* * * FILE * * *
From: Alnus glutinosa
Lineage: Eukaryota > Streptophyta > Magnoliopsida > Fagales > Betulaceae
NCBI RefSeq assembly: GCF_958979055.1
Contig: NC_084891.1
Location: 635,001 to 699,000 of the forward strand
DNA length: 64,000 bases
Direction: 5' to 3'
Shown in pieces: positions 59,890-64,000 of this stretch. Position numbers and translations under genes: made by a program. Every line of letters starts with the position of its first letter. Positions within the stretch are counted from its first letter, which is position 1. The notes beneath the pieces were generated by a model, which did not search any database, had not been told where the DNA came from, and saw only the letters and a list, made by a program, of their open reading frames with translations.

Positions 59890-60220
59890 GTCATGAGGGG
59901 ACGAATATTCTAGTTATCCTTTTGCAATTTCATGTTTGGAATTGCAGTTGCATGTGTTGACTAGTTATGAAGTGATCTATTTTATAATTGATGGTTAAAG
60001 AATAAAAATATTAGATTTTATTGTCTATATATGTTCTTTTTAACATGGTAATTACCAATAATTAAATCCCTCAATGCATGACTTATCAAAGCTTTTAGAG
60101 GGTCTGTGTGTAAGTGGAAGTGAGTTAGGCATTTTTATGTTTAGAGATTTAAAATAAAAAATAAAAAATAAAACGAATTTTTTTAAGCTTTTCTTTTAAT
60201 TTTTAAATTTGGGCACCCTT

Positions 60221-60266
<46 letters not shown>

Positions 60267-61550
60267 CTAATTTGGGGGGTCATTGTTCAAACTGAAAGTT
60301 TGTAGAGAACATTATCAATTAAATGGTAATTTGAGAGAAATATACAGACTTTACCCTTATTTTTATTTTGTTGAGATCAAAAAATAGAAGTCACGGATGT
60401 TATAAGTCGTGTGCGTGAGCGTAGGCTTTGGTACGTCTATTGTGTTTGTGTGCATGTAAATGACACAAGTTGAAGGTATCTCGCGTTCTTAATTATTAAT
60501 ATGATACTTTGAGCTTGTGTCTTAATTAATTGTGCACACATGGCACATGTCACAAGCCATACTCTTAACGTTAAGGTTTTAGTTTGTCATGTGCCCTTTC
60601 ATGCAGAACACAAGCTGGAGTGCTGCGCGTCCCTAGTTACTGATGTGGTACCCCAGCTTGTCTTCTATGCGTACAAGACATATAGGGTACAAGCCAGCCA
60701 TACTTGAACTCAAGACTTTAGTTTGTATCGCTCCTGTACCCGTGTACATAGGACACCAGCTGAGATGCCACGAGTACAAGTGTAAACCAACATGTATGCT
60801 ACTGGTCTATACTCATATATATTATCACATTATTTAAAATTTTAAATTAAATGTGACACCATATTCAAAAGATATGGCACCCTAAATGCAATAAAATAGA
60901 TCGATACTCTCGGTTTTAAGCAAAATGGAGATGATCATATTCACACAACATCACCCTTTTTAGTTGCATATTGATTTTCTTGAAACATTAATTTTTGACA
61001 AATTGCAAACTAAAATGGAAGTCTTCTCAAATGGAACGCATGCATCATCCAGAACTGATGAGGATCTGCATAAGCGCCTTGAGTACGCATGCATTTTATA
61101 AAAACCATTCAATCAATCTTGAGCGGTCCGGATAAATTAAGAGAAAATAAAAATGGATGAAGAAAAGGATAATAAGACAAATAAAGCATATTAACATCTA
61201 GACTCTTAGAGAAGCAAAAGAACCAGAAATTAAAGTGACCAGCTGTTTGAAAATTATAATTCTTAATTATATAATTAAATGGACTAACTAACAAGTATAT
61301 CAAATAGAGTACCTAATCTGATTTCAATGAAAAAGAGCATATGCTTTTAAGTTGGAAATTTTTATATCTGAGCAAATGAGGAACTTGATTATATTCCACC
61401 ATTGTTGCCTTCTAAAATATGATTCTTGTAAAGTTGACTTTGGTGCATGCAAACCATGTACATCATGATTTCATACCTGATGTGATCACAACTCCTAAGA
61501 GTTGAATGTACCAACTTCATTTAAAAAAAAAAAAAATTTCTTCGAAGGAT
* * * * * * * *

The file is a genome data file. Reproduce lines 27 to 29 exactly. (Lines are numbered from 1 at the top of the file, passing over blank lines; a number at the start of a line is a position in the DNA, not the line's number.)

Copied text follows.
61101 AAAACCATTCAATCAATCTTGAGCGGTCCGGATAAATTAAGAGAAAATAAAAATGGATGAAGAAAAGGATAATAAGACAAATAAAGCATATTAACATCTA
61201 GACTCTTAGAGAAGCAAAAGAACCAGAAATTAAAGTGACCAGCTGTTTGAAAATTATAATTCTTAATTATATAATTAAATGGACTAACTAACAAGTATAT
61301 CAAATAGAGTACCTAATCTGATTTCAATGAAAAAGAGCATATGCTTTTAAGTTGGAAATTTTTATATCTGAGCAAATGAGGAACTTGATTATATTCCACC